he catches his toe...

kahroba

Senior Member
Persian
Dear friends
What's meant by "he catches his toe..." in the following passage, chosen from "Manhattan Transfer" [1925] by Dos Passos:
Time 1905
Location: on board of a steamer just arriving into Manhattan. A mother asks her son to promise he will stay on the promenade deck so that she can finish packing. The boy promises.
He catches his toe on the brass threshold of the smoking-room door and sprawls on deck, gets up rubbing his bare knee just in time to see the sun break through chocolate clouds and swash a red stream of brightness over the puttycolored water.
The problem is that I can't imagine the scene or the position of the smoking-room to understand what's meant by "he catches his toe..." Is he climbing something by catching his toe on the threshold?
 
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  • owlman5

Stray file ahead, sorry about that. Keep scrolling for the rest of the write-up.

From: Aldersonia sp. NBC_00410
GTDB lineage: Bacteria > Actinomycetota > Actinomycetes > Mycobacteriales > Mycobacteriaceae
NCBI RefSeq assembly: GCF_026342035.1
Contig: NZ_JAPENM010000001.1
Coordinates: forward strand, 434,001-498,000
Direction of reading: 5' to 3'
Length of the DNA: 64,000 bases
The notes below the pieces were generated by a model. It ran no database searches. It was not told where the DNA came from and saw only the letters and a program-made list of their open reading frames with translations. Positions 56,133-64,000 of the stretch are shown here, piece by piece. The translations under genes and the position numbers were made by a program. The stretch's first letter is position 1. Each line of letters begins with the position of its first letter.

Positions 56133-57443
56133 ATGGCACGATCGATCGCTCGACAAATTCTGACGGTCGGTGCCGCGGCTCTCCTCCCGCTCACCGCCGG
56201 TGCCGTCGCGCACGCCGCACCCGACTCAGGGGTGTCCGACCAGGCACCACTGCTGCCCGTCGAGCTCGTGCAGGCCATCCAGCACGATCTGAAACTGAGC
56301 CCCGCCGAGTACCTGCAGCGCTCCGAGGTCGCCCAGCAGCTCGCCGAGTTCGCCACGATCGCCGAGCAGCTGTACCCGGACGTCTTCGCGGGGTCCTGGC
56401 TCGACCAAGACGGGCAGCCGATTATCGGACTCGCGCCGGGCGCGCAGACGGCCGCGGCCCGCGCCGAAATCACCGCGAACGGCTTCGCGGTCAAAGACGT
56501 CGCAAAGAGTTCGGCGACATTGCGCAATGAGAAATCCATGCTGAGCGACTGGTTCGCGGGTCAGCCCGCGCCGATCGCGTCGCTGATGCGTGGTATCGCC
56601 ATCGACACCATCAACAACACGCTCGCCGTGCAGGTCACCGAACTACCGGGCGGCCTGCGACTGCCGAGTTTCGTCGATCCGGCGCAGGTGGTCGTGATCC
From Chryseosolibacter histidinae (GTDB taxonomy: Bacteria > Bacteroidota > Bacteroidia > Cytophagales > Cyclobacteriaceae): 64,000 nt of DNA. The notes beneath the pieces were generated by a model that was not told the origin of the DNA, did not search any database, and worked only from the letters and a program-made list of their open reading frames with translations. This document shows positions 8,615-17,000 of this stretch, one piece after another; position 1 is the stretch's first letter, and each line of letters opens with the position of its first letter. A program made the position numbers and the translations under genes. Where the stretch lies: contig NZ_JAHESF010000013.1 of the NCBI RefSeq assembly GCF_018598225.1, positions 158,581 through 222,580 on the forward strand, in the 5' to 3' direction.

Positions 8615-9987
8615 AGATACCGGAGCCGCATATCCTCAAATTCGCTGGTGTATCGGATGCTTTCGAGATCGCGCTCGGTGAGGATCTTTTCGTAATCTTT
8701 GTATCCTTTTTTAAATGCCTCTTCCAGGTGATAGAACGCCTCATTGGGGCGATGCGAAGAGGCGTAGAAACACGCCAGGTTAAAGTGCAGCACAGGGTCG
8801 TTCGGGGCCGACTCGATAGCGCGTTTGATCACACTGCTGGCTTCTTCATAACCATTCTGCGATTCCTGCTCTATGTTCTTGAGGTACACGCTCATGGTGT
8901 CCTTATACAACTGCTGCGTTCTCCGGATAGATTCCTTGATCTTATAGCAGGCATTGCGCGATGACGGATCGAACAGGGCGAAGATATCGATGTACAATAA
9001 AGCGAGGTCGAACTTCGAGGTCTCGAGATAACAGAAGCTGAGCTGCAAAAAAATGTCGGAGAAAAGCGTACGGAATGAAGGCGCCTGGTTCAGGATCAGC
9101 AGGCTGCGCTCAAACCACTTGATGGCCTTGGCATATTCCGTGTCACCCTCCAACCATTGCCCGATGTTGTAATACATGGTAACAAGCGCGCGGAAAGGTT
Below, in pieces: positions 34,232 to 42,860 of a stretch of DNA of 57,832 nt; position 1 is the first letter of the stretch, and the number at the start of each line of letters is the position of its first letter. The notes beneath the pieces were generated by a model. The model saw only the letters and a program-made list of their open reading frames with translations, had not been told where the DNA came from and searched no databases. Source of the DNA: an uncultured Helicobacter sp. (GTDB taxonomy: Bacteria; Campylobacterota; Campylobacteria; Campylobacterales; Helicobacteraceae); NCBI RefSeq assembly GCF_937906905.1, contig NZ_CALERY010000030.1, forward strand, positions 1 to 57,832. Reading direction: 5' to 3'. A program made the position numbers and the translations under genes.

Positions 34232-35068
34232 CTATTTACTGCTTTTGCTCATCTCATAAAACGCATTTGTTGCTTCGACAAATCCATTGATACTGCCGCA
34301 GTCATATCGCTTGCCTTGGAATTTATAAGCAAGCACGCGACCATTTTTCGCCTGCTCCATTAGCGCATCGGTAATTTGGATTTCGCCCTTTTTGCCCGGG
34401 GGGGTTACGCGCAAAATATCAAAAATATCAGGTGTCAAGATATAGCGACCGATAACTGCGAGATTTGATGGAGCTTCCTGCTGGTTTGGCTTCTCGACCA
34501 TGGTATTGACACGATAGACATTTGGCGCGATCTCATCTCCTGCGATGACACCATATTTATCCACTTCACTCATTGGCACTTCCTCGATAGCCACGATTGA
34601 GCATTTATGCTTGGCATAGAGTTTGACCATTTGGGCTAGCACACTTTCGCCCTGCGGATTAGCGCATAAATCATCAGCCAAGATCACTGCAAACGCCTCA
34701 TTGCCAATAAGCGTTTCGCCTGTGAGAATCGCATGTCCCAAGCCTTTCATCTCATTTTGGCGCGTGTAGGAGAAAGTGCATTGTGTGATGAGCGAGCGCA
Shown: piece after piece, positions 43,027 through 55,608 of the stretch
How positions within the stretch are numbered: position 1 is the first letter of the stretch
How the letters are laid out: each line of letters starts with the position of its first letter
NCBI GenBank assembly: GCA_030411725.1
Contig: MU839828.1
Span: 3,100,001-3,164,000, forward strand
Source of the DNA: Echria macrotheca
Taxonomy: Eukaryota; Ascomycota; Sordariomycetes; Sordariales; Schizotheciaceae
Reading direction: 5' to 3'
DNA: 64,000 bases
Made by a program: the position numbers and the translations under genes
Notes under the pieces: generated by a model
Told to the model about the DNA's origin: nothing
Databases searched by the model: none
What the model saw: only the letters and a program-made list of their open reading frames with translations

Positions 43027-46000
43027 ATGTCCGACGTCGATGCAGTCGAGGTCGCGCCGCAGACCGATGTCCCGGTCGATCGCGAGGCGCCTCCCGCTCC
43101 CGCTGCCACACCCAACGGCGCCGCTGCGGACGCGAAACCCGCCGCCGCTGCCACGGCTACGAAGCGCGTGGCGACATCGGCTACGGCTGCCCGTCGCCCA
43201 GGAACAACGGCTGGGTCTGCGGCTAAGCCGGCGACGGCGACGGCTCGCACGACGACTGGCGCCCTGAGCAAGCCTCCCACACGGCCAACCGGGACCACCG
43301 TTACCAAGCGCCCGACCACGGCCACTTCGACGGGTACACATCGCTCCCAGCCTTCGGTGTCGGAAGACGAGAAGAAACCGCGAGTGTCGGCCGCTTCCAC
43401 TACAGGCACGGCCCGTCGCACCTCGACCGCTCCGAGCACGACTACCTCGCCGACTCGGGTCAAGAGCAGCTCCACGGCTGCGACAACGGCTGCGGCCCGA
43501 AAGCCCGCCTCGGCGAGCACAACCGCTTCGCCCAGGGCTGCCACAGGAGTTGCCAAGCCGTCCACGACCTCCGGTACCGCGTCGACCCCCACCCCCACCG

Senior Member
    English-US
    I assume that the brass threshold of that door is elevated above the rest of the floor, which would make it possible for this poor fellow to trip over it.
     

    entangledbank

    Senior Member
    English - South-East England
    I imagine the doorway of the smoking-room has some kind of brass bar along it, about one toe in height, just enough for you to catch your toe on it (= hit your toe on it and thereby trip or stumble or suffer pain or yell "damned stupid place to put a brass bar!"). The threshold can be just the barrier, the imaginary line of crossing, or it can be a doorstep or any such physical structure at the base of the door.
     

    kahroba

    Senior Member
    Persian
    I see the point now, thanks to your patient explanation.
    Thanks again dear Owlman5, dear Entangledbank. Most helpful like always.
     
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